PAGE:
A One Game Playoff Comes Down To One Critical Decision

Happy September Braves fans! I know I haven’t posted as much as of late but I wanted to touch on some things as we approach the post season. Yes it’s September and as a Braves fan I’m talking about the postseason… Sorry that was the pause while I’m sure someone out there was yelling at me for being a jinx or talking too soon.

Our Braves have quietly put together a very good season. As we sit we’re 86-64 a very impressive 22 games over .500. We’re 5.0 games out in the division and 6.5 games up for that coveted Wild Card spot. Although the Cardinals appear to be on their way to a win at the moment so that lead could sit at 6.0 pending today’s action.
Now while we still have a long shot at the division ( don’t laugh) I think it would be wise for Fredi and the coaching staff to prepare for the one game playoff. Now how do you prepare for a 1 game playoff? OK before I get into the specifics of this article I just want to say that a one game playoff goes against EVERYTHING that baseball stands for. Which is longevity. It’s not a sprint it’s a marathon. It’s not about winning 10 games and getting into the post season like the NFL and that’s exactly what Bud Selig has done here. He’s sprinkled a little bit of the NFL onto Major League baseball. Which as I stated before the season even started that I didn’t agree with, I’m not just complaining because my team has the 1st wild card in a strangle hold and I suddenly am afraid of the 1 game playoff. You don’t play 162 games to have a “play in” game essentially unless by some miracle both teams have identical records. Then FINE, I can live with that but as that doesn’t happen very often it’s rarely an issue.

And while I’m not really for the one game playoff the Braves are still likely to be involved. Now I had mentioned earlier on about preparing for a 1 game playoff. Now most would ask “well how would you go about doing that?”. And it starts with making sure you have the RIGHT starting pitcher on the mound. Your starter will set the tone and determine how much pressure there will be on the offense on that given night. This game would play right into Atlanta’s hands if it was a low scoring affair since their offense can be so streaky from one night to another no one wants to see them get behind 4-0 in the 1st inning.

So Fredi Gonzalez is sitting in his office with his feet up on his desk trying to decide who’s going to pitch this crucial game. Because I believe that if  we can get past this game then we are capable of making some serious noise the rest of the way but it’s all about getting there now that this new system is in place. So Fredi has to have 2 guys in mind. Either Tim Hudson who is has been the veteran leader for this staff all year long or the younger but more consistent Kris Medlen. So let’s take a look and as fans try to decide who the best option is.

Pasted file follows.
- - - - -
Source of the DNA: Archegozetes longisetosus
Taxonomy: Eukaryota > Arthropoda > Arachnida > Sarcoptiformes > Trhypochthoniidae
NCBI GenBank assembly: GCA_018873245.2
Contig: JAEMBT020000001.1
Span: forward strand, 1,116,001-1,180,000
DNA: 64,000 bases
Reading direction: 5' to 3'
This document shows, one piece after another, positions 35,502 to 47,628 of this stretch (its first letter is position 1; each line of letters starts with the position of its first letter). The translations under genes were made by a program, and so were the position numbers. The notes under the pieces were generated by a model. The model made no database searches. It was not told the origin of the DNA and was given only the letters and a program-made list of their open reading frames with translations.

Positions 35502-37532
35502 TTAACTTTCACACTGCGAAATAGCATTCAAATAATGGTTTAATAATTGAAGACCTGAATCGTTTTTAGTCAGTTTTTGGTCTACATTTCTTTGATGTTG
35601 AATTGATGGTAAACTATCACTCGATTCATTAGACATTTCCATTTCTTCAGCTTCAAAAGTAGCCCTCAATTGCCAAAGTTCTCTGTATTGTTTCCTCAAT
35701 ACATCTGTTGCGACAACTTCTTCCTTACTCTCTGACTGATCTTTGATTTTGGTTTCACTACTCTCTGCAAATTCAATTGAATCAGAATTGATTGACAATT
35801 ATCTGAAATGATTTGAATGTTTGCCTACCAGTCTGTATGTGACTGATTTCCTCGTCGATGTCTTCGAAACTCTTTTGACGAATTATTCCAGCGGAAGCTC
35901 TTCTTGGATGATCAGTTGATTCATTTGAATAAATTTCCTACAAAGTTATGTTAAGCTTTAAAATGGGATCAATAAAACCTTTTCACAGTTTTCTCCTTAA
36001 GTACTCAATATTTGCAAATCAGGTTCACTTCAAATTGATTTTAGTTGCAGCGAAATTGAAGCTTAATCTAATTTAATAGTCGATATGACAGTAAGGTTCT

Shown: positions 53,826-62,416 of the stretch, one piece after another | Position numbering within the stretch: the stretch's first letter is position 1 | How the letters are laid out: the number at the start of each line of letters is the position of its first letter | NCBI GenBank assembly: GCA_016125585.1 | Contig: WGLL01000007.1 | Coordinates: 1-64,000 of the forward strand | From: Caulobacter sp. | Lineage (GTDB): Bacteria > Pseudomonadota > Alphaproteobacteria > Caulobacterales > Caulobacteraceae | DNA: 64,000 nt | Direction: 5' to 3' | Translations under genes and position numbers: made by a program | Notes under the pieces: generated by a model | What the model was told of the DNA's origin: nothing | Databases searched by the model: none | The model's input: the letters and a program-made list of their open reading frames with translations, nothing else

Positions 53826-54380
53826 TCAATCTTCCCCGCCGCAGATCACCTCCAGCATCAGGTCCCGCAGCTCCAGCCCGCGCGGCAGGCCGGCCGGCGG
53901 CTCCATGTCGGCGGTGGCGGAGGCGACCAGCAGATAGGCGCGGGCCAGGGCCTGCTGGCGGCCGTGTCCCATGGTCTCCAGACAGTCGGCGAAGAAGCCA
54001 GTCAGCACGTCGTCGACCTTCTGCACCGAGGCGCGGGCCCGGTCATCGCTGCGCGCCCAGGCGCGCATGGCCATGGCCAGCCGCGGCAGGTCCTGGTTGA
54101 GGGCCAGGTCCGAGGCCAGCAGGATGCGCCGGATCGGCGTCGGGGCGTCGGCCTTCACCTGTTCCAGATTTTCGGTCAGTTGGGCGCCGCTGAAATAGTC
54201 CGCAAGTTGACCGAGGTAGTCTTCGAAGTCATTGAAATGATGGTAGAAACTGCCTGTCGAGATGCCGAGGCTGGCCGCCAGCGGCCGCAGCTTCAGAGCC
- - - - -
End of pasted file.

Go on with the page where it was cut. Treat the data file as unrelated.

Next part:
Tim Hudson:

The playoffs are generally about momentum and what have you done for me lately so let’s see what Tim Hudson has done for the Braves lately.

In his last 10 starts he’s 6-2 with a 3.88 era. So not exactly lights out numbers but decent enough. Only losing 2 of the past 10 decisions gives us a little confidence and the 6 wins is also comforting to a certain degree.

Match ups. The next thing a manger should be looking for is how this pitcher has matched against other teams that are in the playoff race. Looking at stat lines against the Padres or Marlins is fine in terms of momentum but this is a completely different barometer in terms of gauging your starter.

St Louis Cardinals: Tim Hudson has faced the Cardinals ( a likely playoff match up) just once this season. Where he compiled the not so impressive stat line of 5.2 inning, 6 hits and 5 runs. This game was also played at Turner Field the same site as the Wild Card game will be played assuming the Braves hang on.

Philadelphia Phillies: Suddenly the Phillies are right back in this playoff picture and while they would have to leap frog several teams to get that 2nd Wild Card they are still heavily in contention and a team that Hudson has matched up with this year. In 2 starts against the Phillies one at home and one on the road Hudson has another not so impressive stat line. 9.1 innings 15 hits and 11 runs in both starts combined.

Experience: The last thing a manager needs to be aware of before sending a guy to the mound is their experience factor. Some may say that experience is over rated and perhaps in some cases it is but to me the more you do something the less nervous you are about it and the more confidence you have in doing it. So there is always something to be said about experience.